The Crusades, were a series of religious wars, starting in 1096; it was started by Pope Urban II to retake the holy land, from the Muslim conquests of Levant (632-661), in response to an appeal from Byzantine Emperor Alexios I Komnenos, who requested that western volunteers come to his aid and help to repel the invading Seljuq Turks from Anatolia. This concluded in the Recapture of Jerusalem in 1099.
The Crusades are split by historians into several periods:
First crusades: 1096-1099
Second Crusades: 1145-1149
Third Crusades: 1189-1192
Fourth Crusade: 1202-1204
Fifth Crusade: 1213-1221
Sixth Crusade: 1228- Circa 1243
Seventh Crusade: 1248-1254
Plus inter crusade periods of unrest and expedition followed by the “Late Crusade Period”, into which the Siege of Antioch falls.
The (second) siege of Antioch occurred in the Late Crusade period; it was the last part of the conflict and effectively sealed the end of the Crusades;
“The fall of Acre closed an era. No effective Crusade was raised to recapture the Holy Land after Acre’s fall, though talk of further Crusades was common enough. By 1291 other ideals had captured the interest and enthusiasm of the monarchs and nobility of Europe and even strenuous papal efforts to raise expeditions to liberate the Holy Land met with little response. The ideal of the Crusade was irretrievably tarnished. The Latin Kingdom continued to exist, theoretically, on the Island of Cyprus. There the Latin Kings schemed and planned to recapture the mainland, but in vain. Money, men, and the will to do the task were all lacking. One last effort was made by King Peter I in 1365, when be successfully landed in Egypt and sacked Alexandria. Once the city was pillaged, however, the Crusaders returned as speedily as possible to Cyprus to divide their loot. As a Crusade, the episode was utterly futile.
The fourteenth century saw some other so-called Crusades organized, but these enterprises differed in many ways from the eleventh and twelfth century expeditions which are properly called Crusades. The “Crusades” of the fourteenth century aimed not at the recapture of Jerusalem and the Christian shrines of the Holy Land, but rather at checking the advance of the Ottoman Turks into Europe. While many of the “Crusaders” in these fourteenth century undertakings looked upon the defeat of the Ottomans as a preliminary to the ultimate recapture of the holy Land, none of the later crusades attempted any direct attack upon Palestine or Syria.” – Ludolph of Suchem, Description of the Holy Land and of the Way Thither, trans. Aubrey Stewart (London: Palestine Pilgrims’ Text Society, 1895), XII, 5461. reprinted in James Brundage, The Crusades: A Documentary History, (Milwaukee, WI: Marquette University Press, 1962), 268-72
In 1268 Baibars [Sultan of Egypt and Syria] besieged the city of Antioch which was “badly defended by its patriarch and abandoned by most of its inhabitants,” [Joseph Michaud, History of the Crusades, Wm. Robson, trans. 3 vols. (London: Routledge, 1881), Vol. 3, p. 17.] capturing it on 18 May after a relatively feeble defense. [Michaud, History of the Crusades, vol. 3, pp. 17-18; Jean Richard and Jean Birrell, The Crusades, c. 1071-c. 1291 (Cambridge: Cambridge University Press, 1999), 419.] Antioch had been weakened by its previous struggles with Armenia as well as internal power struggles, and Antioch’s inhabitants were quick to agree to surrender; on the condition that the lives of the citizens within the walls would be spared. Something which in earlier years had not been guaranteed, after the years of the first Crusades, anyone found aiding and abetting the enemy was executed; Christian and Muslim, by the Crusaders, Saladin however had been content to let both sides co-exist in Constantinople, as long as certain rules and etiquettes were observed. Baibars reneged on this pledge; as soon as his troops were within the gates, brutally massacring everyone in the city. It is thought that 40,000 Christians were massacred and another 100,000 enslaved.[ Michaud, The History of the Crusades, Vol. 3, p. 18 ; available in full at Google Books. Note that in a footnote Michaud claims reliance on “the chronicle of Ibn Ferat” (Michaud, Vol.3, p.22) for much of the information he has concerning the Mussulmans.] Afterward, Baibars secretary (who was also his biographer) wrote a detailed letter describing exactly what had been done to the people and the city:[The letter is excerpted in Francesco Gabrieli, Arab Historians of the Crusades (Berkeley and Los Angeles: University of California Press, 1984), 310; Richard and Birrell, The Crusades, 419; Michaud, The History of the Crusades, vol. 3, p. 18.]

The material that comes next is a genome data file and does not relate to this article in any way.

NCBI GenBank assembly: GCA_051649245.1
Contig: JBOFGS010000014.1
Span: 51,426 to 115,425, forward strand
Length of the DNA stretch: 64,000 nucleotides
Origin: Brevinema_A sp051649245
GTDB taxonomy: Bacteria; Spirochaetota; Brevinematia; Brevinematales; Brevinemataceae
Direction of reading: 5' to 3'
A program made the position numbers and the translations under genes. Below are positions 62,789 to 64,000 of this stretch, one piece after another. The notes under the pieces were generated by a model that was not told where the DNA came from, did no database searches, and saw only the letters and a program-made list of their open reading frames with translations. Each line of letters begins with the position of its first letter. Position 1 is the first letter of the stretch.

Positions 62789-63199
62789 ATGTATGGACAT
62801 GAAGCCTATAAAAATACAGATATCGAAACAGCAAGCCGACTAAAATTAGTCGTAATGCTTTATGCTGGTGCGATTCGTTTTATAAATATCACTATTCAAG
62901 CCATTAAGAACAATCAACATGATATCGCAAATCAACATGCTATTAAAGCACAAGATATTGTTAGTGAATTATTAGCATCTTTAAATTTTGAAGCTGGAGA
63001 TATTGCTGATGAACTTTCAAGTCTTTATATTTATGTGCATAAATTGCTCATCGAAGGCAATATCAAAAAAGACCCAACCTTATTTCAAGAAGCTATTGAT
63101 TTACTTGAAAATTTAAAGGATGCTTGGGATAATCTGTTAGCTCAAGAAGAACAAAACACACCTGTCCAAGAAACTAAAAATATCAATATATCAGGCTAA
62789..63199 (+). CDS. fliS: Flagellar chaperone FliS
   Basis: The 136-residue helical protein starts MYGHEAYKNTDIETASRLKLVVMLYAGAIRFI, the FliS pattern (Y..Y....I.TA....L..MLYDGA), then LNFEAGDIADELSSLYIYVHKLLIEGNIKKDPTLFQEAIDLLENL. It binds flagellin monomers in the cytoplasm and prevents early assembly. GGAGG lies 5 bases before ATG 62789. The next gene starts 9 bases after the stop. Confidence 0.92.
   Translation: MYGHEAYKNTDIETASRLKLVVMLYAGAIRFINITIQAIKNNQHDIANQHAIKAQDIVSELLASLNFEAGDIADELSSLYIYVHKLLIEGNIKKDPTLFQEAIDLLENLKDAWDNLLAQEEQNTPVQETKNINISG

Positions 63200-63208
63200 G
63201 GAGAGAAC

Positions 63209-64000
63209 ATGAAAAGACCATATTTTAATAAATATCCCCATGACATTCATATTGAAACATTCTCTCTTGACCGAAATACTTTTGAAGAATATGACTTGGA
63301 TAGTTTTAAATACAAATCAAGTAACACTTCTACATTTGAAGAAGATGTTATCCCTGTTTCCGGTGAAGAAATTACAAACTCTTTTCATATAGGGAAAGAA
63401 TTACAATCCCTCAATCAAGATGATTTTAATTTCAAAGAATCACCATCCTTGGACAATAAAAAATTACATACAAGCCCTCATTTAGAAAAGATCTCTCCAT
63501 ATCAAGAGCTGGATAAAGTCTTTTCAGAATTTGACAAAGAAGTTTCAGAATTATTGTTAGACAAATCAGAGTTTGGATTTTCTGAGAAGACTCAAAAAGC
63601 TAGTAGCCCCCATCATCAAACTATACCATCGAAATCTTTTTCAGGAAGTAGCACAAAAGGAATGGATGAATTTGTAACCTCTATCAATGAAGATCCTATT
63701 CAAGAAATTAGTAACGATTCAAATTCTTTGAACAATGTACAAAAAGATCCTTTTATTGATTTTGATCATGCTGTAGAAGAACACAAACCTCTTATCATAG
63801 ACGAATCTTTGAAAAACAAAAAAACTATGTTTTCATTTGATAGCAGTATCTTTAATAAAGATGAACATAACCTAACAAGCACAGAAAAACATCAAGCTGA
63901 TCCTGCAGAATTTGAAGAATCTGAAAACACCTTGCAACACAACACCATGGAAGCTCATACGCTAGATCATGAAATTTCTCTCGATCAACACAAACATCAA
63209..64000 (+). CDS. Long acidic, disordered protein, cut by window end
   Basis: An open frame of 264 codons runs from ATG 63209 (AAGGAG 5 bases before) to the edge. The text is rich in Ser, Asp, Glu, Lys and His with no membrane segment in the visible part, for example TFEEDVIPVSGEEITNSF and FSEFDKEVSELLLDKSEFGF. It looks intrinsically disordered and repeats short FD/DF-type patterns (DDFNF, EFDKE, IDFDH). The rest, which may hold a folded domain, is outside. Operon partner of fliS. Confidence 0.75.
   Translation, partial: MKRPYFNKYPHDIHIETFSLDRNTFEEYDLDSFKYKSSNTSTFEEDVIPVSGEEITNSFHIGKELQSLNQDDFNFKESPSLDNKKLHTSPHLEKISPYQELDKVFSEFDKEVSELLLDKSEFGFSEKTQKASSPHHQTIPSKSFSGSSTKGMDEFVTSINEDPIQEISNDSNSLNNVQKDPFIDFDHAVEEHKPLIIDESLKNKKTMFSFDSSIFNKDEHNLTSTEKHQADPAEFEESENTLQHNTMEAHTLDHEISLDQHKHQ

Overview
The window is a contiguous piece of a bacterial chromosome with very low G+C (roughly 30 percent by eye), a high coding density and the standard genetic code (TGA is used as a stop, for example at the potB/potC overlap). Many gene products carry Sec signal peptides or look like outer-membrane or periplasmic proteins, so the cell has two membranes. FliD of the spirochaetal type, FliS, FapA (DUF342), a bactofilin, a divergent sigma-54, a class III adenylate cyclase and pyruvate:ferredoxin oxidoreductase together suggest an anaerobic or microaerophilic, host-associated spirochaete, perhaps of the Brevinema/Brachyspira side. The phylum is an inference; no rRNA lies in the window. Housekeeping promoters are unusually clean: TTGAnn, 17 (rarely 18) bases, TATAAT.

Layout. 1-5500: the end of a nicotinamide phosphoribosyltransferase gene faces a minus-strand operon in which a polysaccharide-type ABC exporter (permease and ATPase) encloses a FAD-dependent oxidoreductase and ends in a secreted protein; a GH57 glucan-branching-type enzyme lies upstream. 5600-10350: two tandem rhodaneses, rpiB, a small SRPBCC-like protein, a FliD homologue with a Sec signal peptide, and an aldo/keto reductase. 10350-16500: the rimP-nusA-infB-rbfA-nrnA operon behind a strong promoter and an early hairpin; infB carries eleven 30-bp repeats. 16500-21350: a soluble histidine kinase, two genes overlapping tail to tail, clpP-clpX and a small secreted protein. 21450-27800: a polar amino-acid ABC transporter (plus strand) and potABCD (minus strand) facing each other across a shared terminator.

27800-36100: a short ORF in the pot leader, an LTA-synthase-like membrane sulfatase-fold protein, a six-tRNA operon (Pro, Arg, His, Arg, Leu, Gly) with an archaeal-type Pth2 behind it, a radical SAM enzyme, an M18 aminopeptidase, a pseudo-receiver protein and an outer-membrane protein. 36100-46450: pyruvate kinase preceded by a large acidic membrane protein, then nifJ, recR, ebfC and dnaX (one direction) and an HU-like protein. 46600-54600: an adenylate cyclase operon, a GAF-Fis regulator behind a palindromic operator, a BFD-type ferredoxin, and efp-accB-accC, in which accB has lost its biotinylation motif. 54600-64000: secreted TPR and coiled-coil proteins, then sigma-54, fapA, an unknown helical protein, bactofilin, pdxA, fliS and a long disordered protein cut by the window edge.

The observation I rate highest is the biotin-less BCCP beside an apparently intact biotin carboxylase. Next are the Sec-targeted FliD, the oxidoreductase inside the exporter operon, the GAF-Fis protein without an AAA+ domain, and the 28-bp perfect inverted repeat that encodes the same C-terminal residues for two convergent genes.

‘Death came among the besieged from all sides and by all roads: we killed all that thou hadst appointed to guard the city or defend its approaches. If thou hadst seen thy knights trampled under the feet of the horses, thy provinces given up to pillage, thy riches distributed by measures full, the wives of thy subjects put to public sale; if thou hadst seen the pulpits and crosses overturned, the leaves of the Gospel torn and cast to the winds, and the sepulchres of thy patriarchs profaned; if thou hadst seen thy enemies, the Mussulmans trampling upon the tabernacle, and immolating in the sanctuary, monk, priest and deacon; in short, if thou hadst seen thy palaces given up to the flames, the dead devoured by the fire of this world, the Church of St Paul and that of St Peter completely and entirely destroyed, certes, thou wouldst have cried out “Would to Heaven that I were become dust!” ‘. (Michaud, 1853)
A portion of this article has been taken from:
Joseph Michaud, History of the Crusades, Wm. Robson, trans. 3 vols. (London: Routledge, 1881), Vol. 3, p. 17.
Arab Historians of the Crusades (Berkeley and Los Angeles: University of California Press, 1984), 310